10

Pfeffer, J.& Sutton, R,, 2006, Hard facts, Dangerous Half-Truths and Total Nonsense, Harvard Business School
Press, Boston, MA, p. 12

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Recommended Communication Approach


One key element of a good work climate is open communication. This means that open, honest
communication is the norm. Therefore, constructive criticism is genuinely encouraged. Ideally, there
should be no hidden agenda, no office politics, no preconceived ideas about peoples opinions or
ideas based on who puts forward the ideas or opinions. Although this ideal is almost never achieved,
If Robert Palmer is keen to maximise his objectives, he should pay attention to what Chaousis wrote.
Effective relationships with others involve ongoing communication, understanding and appreciation
for the ways in which they are different from us, being honest and constructively resolving the
inevitable conflict that arises. A team is first and foremost a group of people relating to each other.
The quality of the relationship within the team has a significant impact on the productivity of the
team. As with all other relationships in our lives, team relationships need continual building and
developing. It is important to remember that teams are not just in existence for happy relationships.
Teams exist to achieve performance and productivity targets.11

How to create a Work Environment and Team culture that


encourage innovation and initiatives
An organisations work environment is influenced by the physical environment and the human,
interpersonal relationships each employee is exposed to.
If the physical environment of George Branson Foods Ltd is not conducive to meetings, e.g. noisy,
dirty, cramped meeting rooms, Robert Palmer could decide to have offsite meetings with catered
food which all team members look forward to attending.
If the physical environment is acceptable or if there are budget constraints, good, forward planning
ensures that the best meeting rooms are booked well in advance.
Chaousis mentions four characteristics of good relationships in an organisation: trust, honesty,
support and genuine recognition12. She highlights trust as one of the most important aspects of
relationshipsTrust frees people to unleash their full potential and take risks. Trust frees people to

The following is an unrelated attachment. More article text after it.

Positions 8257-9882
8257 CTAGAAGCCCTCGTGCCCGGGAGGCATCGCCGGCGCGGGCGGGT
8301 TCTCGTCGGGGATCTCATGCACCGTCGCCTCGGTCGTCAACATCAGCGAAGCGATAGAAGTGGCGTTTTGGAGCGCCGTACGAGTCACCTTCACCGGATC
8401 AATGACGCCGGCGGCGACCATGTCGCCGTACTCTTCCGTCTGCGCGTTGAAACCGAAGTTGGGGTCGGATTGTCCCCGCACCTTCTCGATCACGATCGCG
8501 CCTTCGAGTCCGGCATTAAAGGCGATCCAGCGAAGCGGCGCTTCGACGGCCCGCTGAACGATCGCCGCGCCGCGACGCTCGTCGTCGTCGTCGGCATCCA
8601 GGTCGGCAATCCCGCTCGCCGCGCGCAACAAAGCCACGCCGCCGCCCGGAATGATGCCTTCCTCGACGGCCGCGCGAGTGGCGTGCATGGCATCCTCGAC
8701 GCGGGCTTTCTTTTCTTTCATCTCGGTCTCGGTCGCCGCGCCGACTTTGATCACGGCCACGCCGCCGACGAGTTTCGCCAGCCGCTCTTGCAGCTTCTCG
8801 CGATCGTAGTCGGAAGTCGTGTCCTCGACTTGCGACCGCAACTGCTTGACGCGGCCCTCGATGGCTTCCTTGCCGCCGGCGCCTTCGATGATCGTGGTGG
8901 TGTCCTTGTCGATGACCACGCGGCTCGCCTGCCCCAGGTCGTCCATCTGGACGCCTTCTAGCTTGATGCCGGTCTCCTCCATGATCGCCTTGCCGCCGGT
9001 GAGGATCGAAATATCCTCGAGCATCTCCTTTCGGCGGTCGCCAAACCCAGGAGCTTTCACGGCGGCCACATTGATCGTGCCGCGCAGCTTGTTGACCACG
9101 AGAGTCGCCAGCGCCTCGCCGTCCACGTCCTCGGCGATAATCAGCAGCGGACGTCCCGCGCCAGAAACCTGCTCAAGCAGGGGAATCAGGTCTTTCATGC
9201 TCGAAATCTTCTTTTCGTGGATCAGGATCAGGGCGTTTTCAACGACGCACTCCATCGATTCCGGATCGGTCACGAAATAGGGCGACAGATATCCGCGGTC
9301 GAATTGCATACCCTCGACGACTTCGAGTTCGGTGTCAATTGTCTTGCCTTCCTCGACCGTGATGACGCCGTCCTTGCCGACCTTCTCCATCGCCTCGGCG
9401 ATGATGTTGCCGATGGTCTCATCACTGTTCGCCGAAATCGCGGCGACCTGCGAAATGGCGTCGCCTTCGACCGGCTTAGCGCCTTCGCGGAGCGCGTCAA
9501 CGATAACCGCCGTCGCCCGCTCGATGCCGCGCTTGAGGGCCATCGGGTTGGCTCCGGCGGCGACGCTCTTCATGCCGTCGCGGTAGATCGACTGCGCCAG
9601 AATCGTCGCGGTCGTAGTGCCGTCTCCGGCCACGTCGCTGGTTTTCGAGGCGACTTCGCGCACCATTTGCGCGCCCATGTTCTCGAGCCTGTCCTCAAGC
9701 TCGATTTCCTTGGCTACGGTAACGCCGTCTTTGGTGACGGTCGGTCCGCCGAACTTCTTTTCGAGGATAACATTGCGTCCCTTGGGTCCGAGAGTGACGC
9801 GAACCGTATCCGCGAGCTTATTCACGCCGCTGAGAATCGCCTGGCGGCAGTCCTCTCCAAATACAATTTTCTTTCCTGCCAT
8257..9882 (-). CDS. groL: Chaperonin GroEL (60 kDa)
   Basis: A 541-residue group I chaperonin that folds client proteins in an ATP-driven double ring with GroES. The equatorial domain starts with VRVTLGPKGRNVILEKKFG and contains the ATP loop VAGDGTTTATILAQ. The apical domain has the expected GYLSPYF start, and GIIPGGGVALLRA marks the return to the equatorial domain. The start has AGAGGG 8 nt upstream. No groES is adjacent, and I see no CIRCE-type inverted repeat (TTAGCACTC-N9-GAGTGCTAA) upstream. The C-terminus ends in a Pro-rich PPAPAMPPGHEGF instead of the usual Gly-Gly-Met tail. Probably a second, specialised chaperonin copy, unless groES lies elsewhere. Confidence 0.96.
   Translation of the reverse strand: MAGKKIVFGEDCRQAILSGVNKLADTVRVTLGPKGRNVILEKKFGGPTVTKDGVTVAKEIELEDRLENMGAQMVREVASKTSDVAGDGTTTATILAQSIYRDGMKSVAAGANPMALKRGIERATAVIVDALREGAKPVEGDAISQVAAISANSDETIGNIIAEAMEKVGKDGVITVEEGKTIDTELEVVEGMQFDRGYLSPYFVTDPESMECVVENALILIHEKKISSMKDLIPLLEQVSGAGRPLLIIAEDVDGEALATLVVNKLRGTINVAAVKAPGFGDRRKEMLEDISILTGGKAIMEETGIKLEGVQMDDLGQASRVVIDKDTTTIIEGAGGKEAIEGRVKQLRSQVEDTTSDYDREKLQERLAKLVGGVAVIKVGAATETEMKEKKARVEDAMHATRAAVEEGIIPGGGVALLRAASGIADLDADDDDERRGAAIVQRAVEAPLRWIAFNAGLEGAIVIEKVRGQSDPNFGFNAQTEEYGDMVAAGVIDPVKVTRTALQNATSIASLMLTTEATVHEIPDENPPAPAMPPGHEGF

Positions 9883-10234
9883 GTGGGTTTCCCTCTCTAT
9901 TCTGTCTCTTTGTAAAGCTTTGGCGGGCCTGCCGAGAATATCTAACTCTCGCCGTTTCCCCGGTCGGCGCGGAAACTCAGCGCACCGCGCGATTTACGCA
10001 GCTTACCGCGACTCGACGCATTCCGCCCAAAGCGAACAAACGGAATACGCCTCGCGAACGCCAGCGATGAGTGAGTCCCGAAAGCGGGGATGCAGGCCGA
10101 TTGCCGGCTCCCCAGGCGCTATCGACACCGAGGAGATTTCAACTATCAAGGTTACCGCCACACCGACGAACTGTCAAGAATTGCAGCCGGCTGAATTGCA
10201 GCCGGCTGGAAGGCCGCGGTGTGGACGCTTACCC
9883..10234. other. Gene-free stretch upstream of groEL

admit errors. One indicator of trust in an organisation is when people feel free to ask for help,
confident that they will be supported rather than judged. 13
This is the kind of work environment and corporate culture that encourages innovation and
initiatives.

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Chaousis, L. , 2000, Organisational Behaviour , Prentice-Hall Australia, Sydney, p. 105

12

Chaousis, L. , 2000, Organisational Behaviour , Prentice-Hall Australia, Sydney, p. 206

13

Chaousis, L. , 2000, Organisational Behaviour , Prentice-Hall Australia, Sydney, p. 207

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Since Australia is a very diverse society in terms of culture, race, religion, gender, sexual preferences,
Robert Palmer and all team members should keep the following in mind. The penalty for not
managing diversity successfully can be serious. As organisations increasingly use matrix structures,
project teams and other organisational networks in their day to day business, the potential for
increased friction between people of differing value systems and backgrounds also increases. This is
because these structures are less formal and rely more on relationships than formal position
authority. 14

References
Chaousis, L. , 2000, Organisational Behaviour , Prentice-Hall Australia, Sydney
Coller, R. 2011, Lecture 4 Introduction to Management, Learning materials on APM Learning
Portal, APM College of Business and Communication, viewed 9 March 2011.
McShane, S.L. and Von Glinow, M.A., 2000, Organizational Behavior, Iriwn McGraw-Hill, Boston
Pfeffer, J.& Sutton, R,, 2006, Hard facts, Dangerous Half-Truths and Total Nonsense, Harvard Business School
Press, Boston, MA.

Russell-Walling, E. 2007, 50 Management Ideas you really need to know, Quercus, London

14

Chaousis, L. , 2000, Organisational Behaviour , Prentice-Hall Australia, Sydney, p. 111